Then, of course, is my pet peeve which my friends know just sets me off:  watching people, especially women, drinking beer out of bottles.  This is the new chic: NYC restaurants, wedding receptions, dinners, and hosted gatherings.  I told my friends that in June I watched a bride holding a beer bottle exit the front entrance of a ritzy hotel in a town next to mine, with her bridal party and photographer.  As he was getting them arranged, she was taking swigs from the bottle and passing it around on the front steps.  About one hour earlier, she arrived to those same front steps in a horse drawn carriage – with all the trappings of elegance.  After watching her, I shook my head, and talked to myself all the way to my car, wondering, “Where is her mother?”

     Let me not forget those college tours I went on with my son, in which tour guides and Admission staff frequently referred to the group as “you guys”.  I am not a guy!  I am a woman.  Further, I am a parent.  You are asking me to finance an education in excess of $50K a year.  It is inappropriate to call me a guy!  Even if you are trying to relate to the applicant, why is it appropriate to refer to your female students and applicants as “guys”?

     It amazes me, also, the number of “educated” young people who eat as if they are still holding their baby spoons – the ones with the loop.  Who tells people about protocol anymore?  When I grew up, class transcended socio-economic level.  It was expected of everyone.

     In case you are thinking that it does not matter, I am also reminded of my client some years back.  I always thought of that company as the “gentleman’s gentlemen”.  They pursued everything with the rigor of excellence.  I sat in the senior partner’s dining room next to the senior vice-president on one side and a young man whom I surmised, was their “best” and “brightest”, on the other side.  We sat amid original paintings of the masters, and a tuxedo clad waiter replete with a humidor, after dinner, when the senior VP leaned over and whispered in my ear.  He said, “That young man was supposed to leave in two days to open and head up the new Paris office.  It was called off after the President of the company took him to a “farewell” dinner earlier that week and observed his manners.”  The VP said, “He is our best, and he would have had a great career there, but the company cannot afford to have him alienate and offend potential French clients.  You see, so much of the business is done over meals.”

© Dr. Drayton-Craig, 2010

Monday, August 2, 2010


          A few days ago I was in a store trying on clothes.  I found an outfit that I and my sales representative liked.  The curtain of the next dressing room opened to the common mirrored area and the woman was wearing the same outfit.  I liked it on me and it was perfect on her:  Absolutely perfect in fit, color, and tasteful style for her.  It fit her like she was a model.  Yet she took one look at herself and said that she would never wear anything like that as she pointed to a small (tiny tiny) low abdominal bulge.  She verbalized her dislike of it (most women I know would gladly trade theirs for her almost non-existent bulge).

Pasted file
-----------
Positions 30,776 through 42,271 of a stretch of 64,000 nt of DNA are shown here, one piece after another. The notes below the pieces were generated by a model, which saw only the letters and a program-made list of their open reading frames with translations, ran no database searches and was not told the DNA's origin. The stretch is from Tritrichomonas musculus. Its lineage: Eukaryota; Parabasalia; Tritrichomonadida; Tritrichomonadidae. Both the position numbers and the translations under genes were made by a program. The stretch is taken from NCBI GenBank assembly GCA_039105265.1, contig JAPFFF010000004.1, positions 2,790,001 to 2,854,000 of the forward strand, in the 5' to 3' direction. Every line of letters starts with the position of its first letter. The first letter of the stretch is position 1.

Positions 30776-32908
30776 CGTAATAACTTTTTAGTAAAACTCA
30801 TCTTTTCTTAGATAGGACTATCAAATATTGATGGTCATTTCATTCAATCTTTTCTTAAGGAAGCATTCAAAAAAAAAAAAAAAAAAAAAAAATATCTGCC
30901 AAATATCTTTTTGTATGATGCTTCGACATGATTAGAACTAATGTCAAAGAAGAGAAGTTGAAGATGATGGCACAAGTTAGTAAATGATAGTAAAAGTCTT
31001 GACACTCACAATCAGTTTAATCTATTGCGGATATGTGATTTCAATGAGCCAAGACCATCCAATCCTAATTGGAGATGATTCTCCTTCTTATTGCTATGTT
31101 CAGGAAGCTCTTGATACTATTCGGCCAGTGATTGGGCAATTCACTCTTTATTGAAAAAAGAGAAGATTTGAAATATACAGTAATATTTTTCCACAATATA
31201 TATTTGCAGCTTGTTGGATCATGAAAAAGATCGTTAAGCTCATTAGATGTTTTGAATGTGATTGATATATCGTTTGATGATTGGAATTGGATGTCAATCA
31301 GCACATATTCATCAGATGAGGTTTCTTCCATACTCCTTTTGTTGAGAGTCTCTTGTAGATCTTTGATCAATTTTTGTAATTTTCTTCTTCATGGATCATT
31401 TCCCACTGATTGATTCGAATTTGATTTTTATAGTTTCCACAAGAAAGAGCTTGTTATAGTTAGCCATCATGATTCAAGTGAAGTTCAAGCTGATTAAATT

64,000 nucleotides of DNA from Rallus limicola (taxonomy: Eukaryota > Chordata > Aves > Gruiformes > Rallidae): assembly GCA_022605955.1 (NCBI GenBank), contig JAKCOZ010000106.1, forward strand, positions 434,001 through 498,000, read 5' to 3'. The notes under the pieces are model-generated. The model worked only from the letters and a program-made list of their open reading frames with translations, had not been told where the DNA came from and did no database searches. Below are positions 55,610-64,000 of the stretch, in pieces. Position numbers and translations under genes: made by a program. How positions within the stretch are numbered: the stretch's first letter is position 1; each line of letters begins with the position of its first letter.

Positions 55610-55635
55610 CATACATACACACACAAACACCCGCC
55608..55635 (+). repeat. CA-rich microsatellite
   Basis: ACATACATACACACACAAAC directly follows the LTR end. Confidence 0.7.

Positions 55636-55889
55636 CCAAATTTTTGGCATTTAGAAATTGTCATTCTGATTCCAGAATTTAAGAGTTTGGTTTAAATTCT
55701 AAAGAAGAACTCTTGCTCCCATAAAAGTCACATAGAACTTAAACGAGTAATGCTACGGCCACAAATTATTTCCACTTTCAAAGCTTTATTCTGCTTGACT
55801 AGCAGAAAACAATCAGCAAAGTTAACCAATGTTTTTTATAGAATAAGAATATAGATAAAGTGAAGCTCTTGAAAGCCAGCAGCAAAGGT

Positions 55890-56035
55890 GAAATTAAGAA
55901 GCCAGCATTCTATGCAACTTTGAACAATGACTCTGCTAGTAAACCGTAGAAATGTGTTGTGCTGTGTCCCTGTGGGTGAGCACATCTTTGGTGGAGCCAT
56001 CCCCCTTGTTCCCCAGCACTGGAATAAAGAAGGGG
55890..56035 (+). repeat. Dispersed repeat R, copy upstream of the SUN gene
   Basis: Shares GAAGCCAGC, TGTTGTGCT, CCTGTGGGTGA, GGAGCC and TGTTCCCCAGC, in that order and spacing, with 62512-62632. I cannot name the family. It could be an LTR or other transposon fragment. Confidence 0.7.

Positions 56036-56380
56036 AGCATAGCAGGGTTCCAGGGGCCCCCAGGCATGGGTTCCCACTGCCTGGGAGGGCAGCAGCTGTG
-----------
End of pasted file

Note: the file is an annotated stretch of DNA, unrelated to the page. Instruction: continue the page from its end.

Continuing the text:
The sales representative let her know how wonderful she looked in it and how perfect the fit was.  I told her that she looked exquisite.  She didn’t believe it.  I reassured her that I have a critical eye and followed it up with my credentials: I was a former New Yorker and I know style (smile).  She still wasn’t having it.  Then I got next to her in the mirror to reassure her that she had no bulge to warrant concern – we shared frontal and side views standing side by side.  Clearly, she could see how much fuller I was than she.  The sales representative then brought her a caftan shawl that would add coverage and a striking dimensionality to the ensemble.  I liked the look so much, I decided to add that to my purchases.  Then the sales representative brought her a belt and showed her how to wear it so that there would be no perception of a bulge.  The lady still could not see how fabulous she looked.

     She went back into her stall and came out later with a dark casual frumpy jean and top (at considerably more money).  My jaw dropped open as my head and body slumped in disbelief!  I took one look at the sales representative, looked back at the lady, and I could not contain myself.  I said, “And you’re going to pass up that outfit for this!?”

     I gave up.  All afternoon I thought about my dressing room friend.  It seemed so tragic to see a mature woman, in a store catering to styles for the mature woman, idealizing a body type that I and most of us might not have had even in our 20s – unable to see her own beauty at 40..something, 50..something, or 60..something.  Why it seemed so tragic to me is that as I get older, I realize more and more that each day might be the last day in this body.  I am going to love it and thank God that I’ve had all of these years in this body. 

     Thank God I don’t have a body or a mind of a teen or 20 year old.  My body is rich with stories and lessons of a Life spanning decades.  That is my blessing today.
© Dr. Drayton-Craig, 2010